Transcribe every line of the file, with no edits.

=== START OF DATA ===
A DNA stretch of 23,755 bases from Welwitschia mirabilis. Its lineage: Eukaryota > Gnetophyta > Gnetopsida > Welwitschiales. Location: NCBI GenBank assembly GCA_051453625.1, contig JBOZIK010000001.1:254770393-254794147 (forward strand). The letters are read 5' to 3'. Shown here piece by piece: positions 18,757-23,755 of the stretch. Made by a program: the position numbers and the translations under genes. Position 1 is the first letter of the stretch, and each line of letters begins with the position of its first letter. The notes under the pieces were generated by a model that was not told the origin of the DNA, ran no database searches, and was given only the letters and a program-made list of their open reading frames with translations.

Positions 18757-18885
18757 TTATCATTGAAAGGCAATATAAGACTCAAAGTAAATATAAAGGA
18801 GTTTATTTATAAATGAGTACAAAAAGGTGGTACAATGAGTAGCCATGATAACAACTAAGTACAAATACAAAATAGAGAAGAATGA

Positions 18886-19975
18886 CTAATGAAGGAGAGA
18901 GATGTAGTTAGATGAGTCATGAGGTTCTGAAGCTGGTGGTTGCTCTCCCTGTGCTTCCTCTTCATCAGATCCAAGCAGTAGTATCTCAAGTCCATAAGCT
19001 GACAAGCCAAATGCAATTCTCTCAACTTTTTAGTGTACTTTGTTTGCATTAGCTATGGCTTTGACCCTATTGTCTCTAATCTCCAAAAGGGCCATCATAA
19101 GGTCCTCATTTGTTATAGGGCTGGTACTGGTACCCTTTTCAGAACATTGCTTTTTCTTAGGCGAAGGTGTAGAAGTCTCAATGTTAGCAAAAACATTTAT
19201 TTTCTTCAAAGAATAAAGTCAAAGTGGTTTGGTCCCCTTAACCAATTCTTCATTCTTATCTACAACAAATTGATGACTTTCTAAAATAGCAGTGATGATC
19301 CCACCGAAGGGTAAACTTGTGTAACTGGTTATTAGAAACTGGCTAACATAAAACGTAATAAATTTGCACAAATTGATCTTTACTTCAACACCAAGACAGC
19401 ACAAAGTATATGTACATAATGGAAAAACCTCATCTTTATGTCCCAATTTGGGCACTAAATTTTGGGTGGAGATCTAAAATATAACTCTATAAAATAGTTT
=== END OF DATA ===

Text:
A DNA stretch of 23,755 bases from Welwitschia mirabilis. Its lineage: Eukaryota > Gnetophyta > Gnetopsida > Welwitschiales. Location: NCBI GenBank assembly GCA_051453625.1, contig JBOZIK010000001.1:254770393-254794147 (forward strand). The letters are read 5' to 3'. Shown here piece by piece: positions 18,757-23,755 of the stretch. Made by a program: the position numbers and the translations under genes. Position 1 is the first letter of the stretch, and each line of letters begins with the position of its first letter. The notes under the pieces were generated by a model that was not told the origin of the DNA, ran no database searches, and was given only the letters and a program-made list of their open reading frames with translations.

Positions 18757-18885
18757 TTATCATTGAAAGGCAATATAAGACTCAAAGTAAATATAAAGGA
18801 GTTTATTTATAAATGAGTACAAAAAGGTGGTACAATGAGTAGCCATGATAACAACTAAGTACAAATACAAAATAGAGAAGAATGA

Positions 18886-19975
18886 CTAATGAAGGAGAGA
18901 GATGTAGTTAGATGAGTCATGAGGTTCTGAAGCTGGTGGTTGCTCTCCCTGTGCTTCCTCTTCATCAGATCCAAGCAGTAGTATCTCAAGTCCATAAGCT
19001 GACAAGCCAAATGCAATTCTCTCAACTTTTTAGTGTACTTTGTTTGCATTAGCTATGGCTTTGACCCTATTGTCTCTAATCTCCAAAAGGGCCATCATAA
19101 GGTCCTCATTTGTTATAGGGCTGGTACTGGTACCCTTTTCAGAACATTGCTTTTTCTTAGGCGAAGGTGTAGAAGTCTCAATGTTAGCAAAAACATTTAT
19201 TTTCTTCAAAGAATAAAGTCAAAGTGGTTTGGTCCCCTTAACCAATTCTTCATTCTTATCTACAACAAATTGATGACTTTCTAAAATAGCAGTGATGATC
19301 CCACCGAAGGGTAAACTTGTGTAACTGGTTATTAGAAACTGGCTAACATAAAACGTAATAAATTTGCACAAATTGATCTTTACTTCAACACCAAGACAGC
19401 ACAAAGTATATGTACATAATGGAAAAACCTCATCTTTATGTCCCAATTTGGGCACTAAATTTTGGGTGGAGATCTAAAATATAACTCTATAAAATAGTTT